From the University of California – Irvine and the “Environmentalists are never happy” department comes this amusing quandary.
The cause? Increased high-elevation plant growth fueled by climate warming
Irvine, Calif. — Freshwater runoff from the Sierra Nevada may decrease by as much as one-quarter by 2100 due to climate warming on the high slopes, according to scientists at UC Irvine and UC Merced.
Accelerated plant growth at higher elevations caused by increasing temperatures would trigger more water absorption and evaporation, accounting for the projected runoff declines, the researchers add.
A diminished river flow will only add to the burden of providing resources to the thirsty farms and homes that rely on it. The state is currently experiencing a severe drought, and some reservoirs and groundwater levels are at all-time lows.
The study findings appear this week in the early online edition of Proceedings of the National Academy of Sciences.
“Scientists have recognized for a while that something like this was possible, but no one had been able to quantify whether it could be a big effect,” said UCI professor of Earth system science Michael L. Goulden of the decreased runoff. “It’s clear that this could be a big effect of climate warming and that water managers need to recognize and plan for the possibility of increased water losses from forest evaporation.”
According to the researchers, runoff from mountain ranges is vulnerable to temperature hikes that lengthen growing seasons and result in more vegetation growth at high elevations. Snow-dominated mountain forests that are currently dormant in winter with cold temperatures have lower vegetative density and less evapotranspiration than downslope forests in the snow-rain transition zone, which have year-round growing seasons. Evapotranspiration is the combination of water evaporation from land and the loss of water through plant-leaf transpiration.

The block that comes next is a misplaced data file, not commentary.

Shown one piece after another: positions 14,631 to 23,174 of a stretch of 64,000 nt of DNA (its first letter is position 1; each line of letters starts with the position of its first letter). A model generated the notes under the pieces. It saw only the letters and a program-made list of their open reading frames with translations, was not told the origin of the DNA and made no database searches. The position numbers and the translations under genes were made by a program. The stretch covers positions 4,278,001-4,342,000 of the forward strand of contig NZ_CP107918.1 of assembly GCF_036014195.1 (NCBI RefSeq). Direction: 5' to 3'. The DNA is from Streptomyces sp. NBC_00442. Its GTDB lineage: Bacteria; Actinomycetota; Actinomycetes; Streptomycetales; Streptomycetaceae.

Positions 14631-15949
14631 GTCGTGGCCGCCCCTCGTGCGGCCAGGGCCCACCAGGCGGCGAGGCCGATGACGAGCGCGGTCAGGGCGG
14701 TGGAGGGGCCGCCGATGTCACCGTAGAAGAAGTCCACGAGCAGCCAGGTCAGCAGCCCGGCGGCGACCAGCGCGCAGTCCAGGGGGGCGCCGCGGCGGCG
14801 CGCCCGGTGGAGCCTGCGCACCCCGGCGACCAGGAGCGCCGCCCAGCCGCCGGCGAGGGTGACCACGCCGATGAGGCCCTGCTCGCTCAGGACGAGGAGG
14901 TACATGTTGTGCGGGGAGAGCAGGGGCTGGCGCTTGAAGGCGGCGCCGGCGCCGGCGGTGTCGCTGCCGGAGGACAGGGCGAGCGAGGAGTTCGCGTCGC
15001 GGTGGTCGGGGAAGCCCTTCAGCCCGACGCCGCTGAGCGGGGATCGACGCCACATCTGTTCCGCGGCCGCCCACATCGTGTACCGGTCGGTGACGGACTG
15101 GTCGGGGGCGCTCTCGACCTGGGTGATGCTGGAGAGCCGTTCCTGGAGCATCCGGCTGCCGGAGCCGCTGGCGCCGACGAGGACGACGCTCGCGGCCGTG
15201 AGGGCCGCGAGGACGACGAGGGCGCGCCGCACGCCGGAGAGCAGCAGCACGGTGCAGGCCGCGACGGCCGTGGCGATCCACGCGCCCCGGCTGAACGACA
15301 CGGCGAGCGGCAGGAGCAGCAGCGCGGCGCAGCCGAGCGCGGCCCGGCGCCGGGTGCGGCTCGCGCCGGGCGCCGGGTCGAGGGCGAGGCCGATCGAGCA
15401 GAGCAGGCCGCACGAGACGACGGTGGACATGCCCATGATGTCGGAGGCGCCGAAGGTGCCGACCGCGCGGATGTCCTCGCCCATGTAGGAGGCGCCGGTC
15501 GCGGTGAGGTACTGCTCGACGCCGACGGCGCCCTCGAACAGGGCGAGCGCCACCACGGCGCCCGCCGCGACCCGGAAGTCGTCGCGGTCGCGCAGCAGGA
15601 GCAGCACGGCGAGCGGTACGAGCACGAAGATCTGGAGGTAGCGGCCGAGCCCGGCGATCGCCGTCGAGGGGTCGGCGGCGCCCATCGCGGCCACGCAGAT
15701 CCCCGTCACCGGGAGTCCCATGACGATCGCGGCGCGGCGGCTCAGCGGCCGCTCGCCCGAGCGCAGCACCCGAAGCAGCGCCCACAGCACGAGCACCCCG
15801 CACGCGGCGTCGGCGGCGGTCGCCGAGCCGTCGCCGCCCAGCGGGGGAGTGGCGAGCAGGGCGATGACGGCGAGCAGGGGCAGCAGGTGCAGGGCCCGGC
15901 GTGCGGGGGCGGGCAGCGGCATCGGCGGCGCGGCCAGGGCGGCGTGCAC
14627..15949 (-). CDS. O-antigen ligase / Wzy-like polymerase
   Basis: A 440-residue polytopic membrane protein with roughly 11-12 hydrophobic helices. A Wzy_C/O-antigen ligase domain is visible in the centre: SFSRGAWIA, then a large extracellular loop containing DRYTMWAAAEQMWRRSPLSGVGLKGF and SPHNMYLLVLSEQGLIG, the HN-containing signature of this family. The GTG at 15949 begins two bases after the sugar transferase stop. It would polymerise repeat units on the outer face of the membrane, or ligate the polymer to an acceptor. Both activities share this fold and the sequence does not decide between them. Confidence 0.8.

Goulden and UC Merced’s Roger C. Bales investigated the potential influence of a warming climate on evapotranspiration in the Kings River Basin in California’s Sierra Nevada and found resulting changes in the amount of freshwater mountain runoff available to serve surrounding communities.
They gauged water vapor emission rates and combined those measurements with remote sensing imagery to determine relationships among elevation, climate and evapotranspiration. According to the data, freshwater mountain runoff is highly sensitive to expanded vegetation growth.
The authors found that greater vegetation density at higher elevations in the Kings basin with the 4.1 degrees Celsius warming projected by climate models for 2100 could boost basin evapotranspiration by as much as 28 percent, with a corresponding 26 percent decrease in river flow.
Further, the relationships among evapotranspiration, temperature and vegetation density were similar across a broader area of the Sierra Nevada, suggesting that the impact of climate change on evapotranspiration and freshwater availability could be widespread.
“Most people have heard about the giant forests around Yosemite and Sequoia national parks, but these areas have not been a focus of this type of research. Understanding of Sierran hydrology has improved recently with the National Science Foundation’s Critical Zone Observatory, and data collected there allowed us to look at the problem from several perspectives,” Goulden said. “All of our analyses pointed in the same direction: An upslope expansion of forest with warming would cause a large increase in evaporative water loss and lead to reduced water availability.”
Bales is a professor of engineering and director of the Sierra Nevada Research Institute at UC Merced. The research was supported by the NSF, through the Southern Sierra Critical Zone Observatory (EAR-0725097) and a major research instrumentation grant (EAR-0619947), and by the U.S. Department of Energy’s Terrestrial Ecosystem Science program.